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This article is also available in Bahasa Indonesia.
The academic community at The Australian National University (ANU) has cultivated strong connections throughout the region and across generations over the past seven and a half decades.
These enduring personal connections have led many bright new scholars to the University since it was first established in 1946.
This was certainly the case for Chandra Tri Putra who was encouraged by two former colleagues to study his PhD at the Arndt-Corden Department of Economics (ACDE) at the ANU Crawford School of Public Policy.
Chandra was working as a Research Associate at the Economic Research Institute for ASEAN and East Asia (ERIA) in Indonesia prior to completing his PhD in 2021.
“Two of my supervisors at ERIA were ANU graduates,” Chandra said.
Now a senior economist at ERIA, Dr Narjoko was previously a student of Professor Hill himself in 2001. He too was encouraged to study his PhD at the ACDE by another ANU graduate and Honorary Professor at Crawford School, Mari Pangestu.
Honorary Professor Pangestu was a student here in the 1970s and 1980s who went on to become Minister of Trade and Minister of Tourism and Creative Economy in Indonesia. She is currently the Managing Director of Development Policy and Partnerships at the World Bank and has encouraged many Indonesian scholars to study at ANU over the years.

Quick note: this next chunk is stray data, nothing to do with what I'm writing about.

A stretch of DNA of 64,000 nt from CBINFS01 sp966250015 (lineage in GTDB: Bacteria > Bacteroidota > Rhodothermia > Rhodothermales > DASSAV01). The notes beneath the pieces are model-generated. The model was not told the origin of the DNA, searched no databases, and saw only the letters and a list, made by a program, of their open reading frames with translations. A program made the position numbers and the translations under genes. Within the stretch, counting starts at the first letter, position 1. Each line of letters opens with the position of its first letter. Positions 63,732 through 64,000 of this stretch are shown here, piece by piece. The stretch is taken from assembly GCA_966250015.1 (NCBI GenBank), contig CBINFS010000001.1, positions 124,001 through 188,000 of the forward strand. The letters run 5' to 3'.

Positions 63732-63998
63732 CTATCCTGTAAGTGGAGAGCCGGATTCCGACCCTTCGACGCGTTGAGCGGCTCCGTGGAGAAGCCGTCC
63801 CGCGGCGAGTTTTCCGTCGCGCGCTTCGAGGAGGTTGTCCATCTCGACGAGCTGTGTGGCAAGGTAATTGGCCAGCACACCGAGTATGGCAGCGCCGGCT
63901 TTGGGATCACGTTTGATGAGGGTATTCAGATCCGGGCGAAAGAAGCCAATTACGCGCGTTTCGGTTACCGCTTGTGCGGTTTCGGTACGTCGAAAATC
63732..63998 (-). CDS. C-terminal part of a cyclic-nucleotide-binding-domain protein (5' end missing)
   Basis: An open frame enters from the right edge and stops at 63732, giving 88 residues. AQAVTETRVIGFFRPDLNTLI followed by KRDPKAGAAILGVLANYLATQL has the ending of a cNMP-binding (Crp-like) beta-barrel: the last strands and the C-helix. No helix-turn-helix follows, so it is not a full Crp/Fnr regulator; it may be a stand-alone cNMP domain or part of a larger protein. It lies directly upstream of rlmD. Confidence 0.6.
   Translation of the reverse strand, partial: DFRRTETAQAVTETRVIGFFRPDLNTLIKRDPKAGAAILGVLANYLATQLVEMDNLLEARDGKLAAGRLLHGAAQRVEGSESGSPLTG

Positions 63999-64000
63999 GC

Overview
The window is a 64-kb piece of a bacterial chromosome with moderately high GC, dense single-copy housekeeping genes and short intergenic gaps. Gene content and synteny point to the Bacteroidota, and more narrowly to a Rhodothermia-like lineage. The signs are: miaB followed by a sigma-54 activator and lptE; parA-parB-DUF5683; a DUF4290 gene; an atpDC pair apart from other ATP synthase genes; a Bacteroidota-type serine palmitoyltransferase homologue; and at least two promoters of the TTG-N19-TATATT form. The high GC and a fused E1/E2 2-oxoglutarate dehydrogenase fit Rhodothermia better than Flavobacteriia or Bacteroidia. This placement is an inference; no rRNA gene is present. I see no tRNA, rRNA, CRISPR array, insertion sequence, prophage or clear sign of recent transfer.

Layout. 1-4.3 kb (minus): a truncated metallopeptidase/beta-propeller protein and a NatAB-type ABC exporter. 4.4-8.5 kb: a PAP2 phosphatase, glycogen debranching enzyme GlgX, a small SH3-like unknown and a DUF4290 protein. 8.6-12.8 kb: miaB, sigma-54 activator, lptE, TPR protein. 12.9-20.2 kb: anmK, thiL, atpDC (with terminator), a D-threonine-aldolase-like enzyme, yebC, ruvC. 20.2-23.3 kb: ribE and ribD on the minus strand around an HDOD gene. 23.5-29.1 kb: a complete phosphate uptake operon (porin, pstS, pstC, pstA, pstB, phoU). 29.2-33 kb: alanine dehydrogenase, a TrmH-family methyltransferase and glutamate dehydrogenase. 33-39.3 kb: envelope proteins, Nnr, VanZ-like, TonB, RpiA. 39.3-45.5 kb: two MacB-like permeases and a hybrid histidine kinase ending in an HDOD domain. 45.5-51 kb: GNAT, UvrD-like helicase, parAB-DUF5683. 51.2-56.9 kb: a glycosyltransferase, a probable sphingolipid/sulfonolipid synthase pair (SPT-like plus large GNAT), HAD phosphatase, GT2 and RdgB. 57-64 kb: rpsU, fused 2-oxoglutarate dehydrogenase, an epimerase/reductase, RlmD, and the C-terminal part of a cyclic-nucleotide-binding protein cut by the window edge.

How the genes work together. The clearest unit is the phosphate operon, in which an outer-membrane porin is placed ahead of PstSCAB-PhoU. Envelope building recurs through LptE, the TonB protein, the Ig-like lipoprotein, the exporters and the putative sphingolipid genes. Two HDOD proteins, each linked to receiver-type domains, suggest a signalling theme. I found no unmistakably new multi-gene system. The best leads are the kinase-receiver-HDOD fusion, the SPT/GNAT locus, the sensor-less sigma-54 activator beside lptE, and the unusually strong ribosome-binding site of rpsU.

In fact, Honorary Professor Pangestu’s connection to the University dates back to when her father, Dr Jusuf Panglaykim, was a staff member in the 1960s at the ANU Department of Economics, which would later become Crawford’s ACDE.
Professor Hill also mentored Muhamad Chatib “Dede” Basri, former Minister of Finance in Indonesia. Dr Basri continues to contribute back to the ANU community as a member of the Advisory board of the Centre for Applied Macroeconomic Analysis (CAMA).
The impact of these generational connections built at Crawford have resulted in policy and research collaborations along with strengthened relationships with governments, the private sector and research.
Since it was first established in 1965, the ANU Indonesia Project at the ACDE has been instrumental in establishing strong networks with many of Indonesia’s most important researchers, government bodies, businesses and civil society.
Now also funded by the Department of Foreign Affairs and Trade, the Indonesia Project aims to build stronger, research-based public policies in Indonesia and foster the next generation of Indonesian researchers.
Having graduated in 2021 and returned home to Jakarta, Chandra is already making strides as a member of the next generation of Indonesian researchers who have studied at Crawford.
He is currently working on a number of research projects for ERIA and the Asian Development Bank, and believes his studies have helped shape “the methodology and structure” of his research.
Professor Hill says Chandra’s journey to Crawford is a case in point of the University’s long history of engagement in the region since it was first established over 75 years ago.
“Crawford School and the University more broadly, has a long, deep historical engagement with the region,” he said.
“Personal connections matter and are important for our ongoing work.”